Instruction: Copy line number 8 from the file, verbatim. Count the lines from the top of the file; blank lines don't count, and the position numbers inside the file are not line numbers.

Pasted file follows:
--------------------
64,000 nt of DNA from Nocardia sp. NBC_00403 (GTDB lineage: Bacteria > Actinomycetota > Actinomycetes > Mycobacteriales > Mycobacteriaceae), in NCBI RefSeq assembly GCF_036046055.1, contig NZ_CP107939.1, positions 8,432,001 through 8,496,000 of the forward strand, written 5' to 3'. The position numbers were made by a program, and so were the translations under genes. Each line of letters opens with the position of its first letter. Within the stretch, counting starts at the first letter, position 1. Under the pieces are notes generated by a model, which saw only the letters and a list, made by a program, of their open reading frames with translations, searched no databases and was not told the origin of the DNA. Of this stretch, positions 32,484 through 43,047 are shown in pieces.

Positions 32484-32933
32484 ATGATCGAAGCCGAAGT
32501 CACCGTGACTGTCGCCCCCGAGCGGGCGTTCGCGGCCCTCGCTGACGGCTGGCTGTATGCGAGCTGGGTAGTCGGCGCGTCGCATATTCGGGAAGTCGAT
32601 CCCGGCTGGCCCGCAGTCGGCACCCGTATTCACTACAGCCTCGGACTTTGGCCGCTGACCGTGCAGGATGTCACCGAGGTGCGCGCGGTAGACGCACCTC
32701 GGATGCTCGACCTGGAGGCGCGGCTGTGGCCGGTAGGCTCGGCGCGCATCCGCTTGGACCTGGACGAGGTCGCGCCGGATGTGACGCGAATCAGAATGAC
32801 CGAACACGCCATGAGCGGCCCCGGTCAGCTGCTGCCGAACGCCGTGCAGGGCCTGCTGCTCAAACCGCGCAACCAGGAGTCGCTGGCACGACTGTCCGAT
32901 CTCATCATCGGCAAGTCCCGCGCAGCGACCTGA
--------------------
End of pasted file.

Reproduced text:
32901 CTCATCATCGGCAAGTCCCGCGCAGCGACCTGA